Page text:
Committee on Political Education (COPE)
Political action is a natural part of union activity. Members live in the neighborhoods, worry about the community and understand how teamwork makes life better for themselves and others. There is terrific power in pulling together, despite diverse backgrounds and viewpoints. But there’s also terrific responsibility on organized labor not to unleash that force lightly or without deep thought.
The Upper Peninsula Regional Labor Federation is sometimes deeply involved in political action. It emphasizes education on issues and candidates first and then on a democratic process of recommendation. Each of our five Community Labor Council bear the principal voice in union support for local races (school board, city commission, judges, etc) and also handles the interview process for state legislators in their territory.
All the major unions in the UPRLF may select representatives to be part of the Committee on Political Education, also known as COPE. Some unions, particularly the larger ones, also have their own internal political education process to back a state or local candidate or issue. However, they participate in the UPRLF's process because it is this regional coalition of unions and locals that carry much weight.
The COPE meets before every major election. The members ask every candidate in a race to fill out a questionnaire and come in for an interview. After that, the members discuss in private where they stand.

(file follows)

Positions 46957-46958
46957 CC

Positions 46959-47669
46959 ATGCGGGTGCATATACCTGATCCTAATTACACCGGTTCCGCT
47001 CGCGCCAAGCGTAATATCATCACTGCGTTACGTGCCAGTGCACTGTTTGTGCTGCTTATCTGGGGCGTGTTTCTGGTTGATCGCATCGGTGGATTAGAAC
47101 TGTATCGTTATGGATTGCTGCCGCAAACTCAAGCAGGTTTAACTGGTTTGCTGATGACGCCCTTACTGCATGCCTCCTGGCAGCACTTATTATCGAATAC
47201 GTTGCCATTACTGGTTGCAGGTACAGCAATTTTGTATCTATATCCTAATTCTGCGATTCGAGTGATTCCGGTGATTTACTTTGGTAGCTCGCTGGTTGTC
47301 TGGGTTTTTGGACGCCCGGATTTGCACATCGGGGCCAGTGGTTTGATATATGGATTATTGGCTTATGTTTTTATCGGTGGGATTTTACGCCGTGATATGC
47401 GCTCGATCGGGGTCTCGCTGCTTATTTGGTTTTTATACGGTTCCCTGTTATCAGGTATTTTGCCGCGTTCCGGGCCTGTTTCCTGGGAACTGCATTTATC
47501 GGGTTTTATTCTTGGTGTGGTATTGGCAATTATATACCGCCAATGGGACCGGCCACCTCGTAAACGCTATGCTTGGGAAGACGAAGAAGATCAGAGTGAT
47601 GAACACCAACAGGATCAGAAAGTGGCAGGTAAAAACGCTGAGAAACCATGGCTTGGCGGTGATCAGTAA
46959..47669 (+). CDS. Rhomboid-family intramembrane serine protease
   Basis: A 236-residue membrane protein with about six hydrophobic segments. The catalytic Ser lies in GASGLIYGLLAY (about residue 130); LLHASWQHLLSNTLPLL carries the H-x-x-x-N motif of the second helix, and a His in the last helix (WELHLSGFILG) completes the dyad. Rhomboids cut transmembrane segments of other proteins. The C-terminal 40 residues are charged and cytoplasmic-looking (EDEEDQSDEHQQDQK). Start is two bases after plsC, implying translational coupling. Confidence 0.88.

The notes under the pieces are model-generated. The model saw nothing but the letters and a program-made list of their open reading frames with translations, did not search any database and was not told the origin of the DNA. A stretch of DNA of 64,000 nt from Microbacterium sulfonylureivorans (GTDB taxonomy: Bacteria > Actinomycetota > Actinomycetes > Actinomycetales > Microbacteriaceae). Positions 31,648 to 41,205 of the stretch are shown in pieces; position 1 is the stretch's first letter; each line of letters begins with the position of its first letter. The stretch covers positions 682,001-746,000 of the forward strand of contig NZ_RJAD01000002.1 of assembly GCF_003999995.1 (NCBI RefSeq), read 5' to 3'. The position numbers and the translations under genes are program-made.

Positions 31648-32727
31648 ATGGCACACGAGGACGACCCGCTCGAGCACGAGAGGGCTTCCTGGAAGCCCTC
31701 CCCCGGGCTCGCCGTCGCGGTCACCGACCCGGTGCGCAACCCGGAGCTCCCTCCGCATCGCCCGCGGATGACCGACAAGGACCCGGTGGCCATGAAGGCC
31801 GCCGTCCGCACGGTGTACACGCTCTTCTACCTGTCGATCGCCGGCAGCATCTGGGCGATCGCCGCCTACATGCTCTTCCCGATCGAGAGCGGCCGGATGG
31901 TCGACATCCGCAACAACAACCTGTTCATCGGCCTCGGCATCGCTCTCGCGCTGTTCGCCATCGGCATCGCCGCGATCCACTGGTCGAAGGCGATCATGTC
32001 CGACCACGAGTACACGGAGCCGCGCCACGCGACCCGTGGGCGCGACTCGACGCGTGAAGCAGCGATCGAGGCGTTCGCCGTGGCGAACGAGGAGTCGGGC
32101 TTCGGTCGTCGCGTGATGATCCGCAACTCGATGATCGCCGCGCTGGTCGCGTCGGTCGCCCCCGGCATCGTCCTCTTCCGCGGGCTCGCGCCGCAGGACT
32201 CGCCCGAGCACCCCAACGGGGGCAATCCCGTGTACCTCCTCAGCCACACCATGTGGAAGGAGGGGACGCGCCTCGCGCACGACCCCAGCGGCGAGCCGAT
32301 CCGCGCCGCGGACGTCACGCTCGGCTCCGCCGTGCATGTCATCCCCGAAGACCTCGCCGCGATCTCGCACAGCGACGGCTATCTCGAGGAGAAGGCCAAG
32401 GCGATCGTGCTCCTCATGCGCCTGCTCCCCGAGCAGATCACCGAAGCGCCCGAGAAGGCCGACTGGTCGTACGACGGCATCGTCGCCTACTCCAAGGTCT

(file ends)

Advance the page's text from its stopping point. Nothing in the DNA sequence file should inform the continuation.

The questionnaire provides some background on the candidates and their stance on issues of importance to the labor community. For example: Do they support unionizing and cardcheck? What are their views on privatizing public services? New issues or hot topics rise up to be incorporated into what the candidate is asked. The questionnaire also explores what resources, backers and door-to-door campaigning a local candidate is committed to.
But there are other concerns to weigh before the council commits resources in its member-to-member activities.
Are labor’s issues central to the candidate in the campaign? Are there enough union members and support in his or her district to make a difference? How has the candidate treated labor and labor issues in the past?
Such practical considerations are considered along with the candidate’s personality, commitment and philosophy.
As if all this wasn’t a high enough bar for a candidate to jump over, there is an even bigger one. COPE requires a two-thirds vote within the committee for any candidate to win an endorsement. This rule reflects the importance of consensus and prevents one union from running away with the process.
The delegates to the Upper Peninsula Regional Labor Federation are the final step. They must approve COPE’s choices before the council springs into political action. Similar respect is paid by the state AFL-CIO’s own COPE (consisting of the state AFL-CIO executive board and representatives from each of the states’ eight US Congressional Districts) to recommendations in state legislative races.
But UPRLF and CLC Committees on Political Education "stay in our own lane". The national AFL-CIO endorses candidates for president or weighs pros and cons on legislation in the US Congress. However, more and more, the national AFL-CIO has turned to local labor councils to shape its vision. The Michigan AFL-CIO makes endorsements for organized labor in statewide contests, although it asks local CLCs to interview state legislative candidates within their jurisdiction and to forward a recommendation.
For more information on the COPE process for union members, candidates seeking endorsement or their supporters, please contact Field Coordinator Dana LaLonde, email@example.com.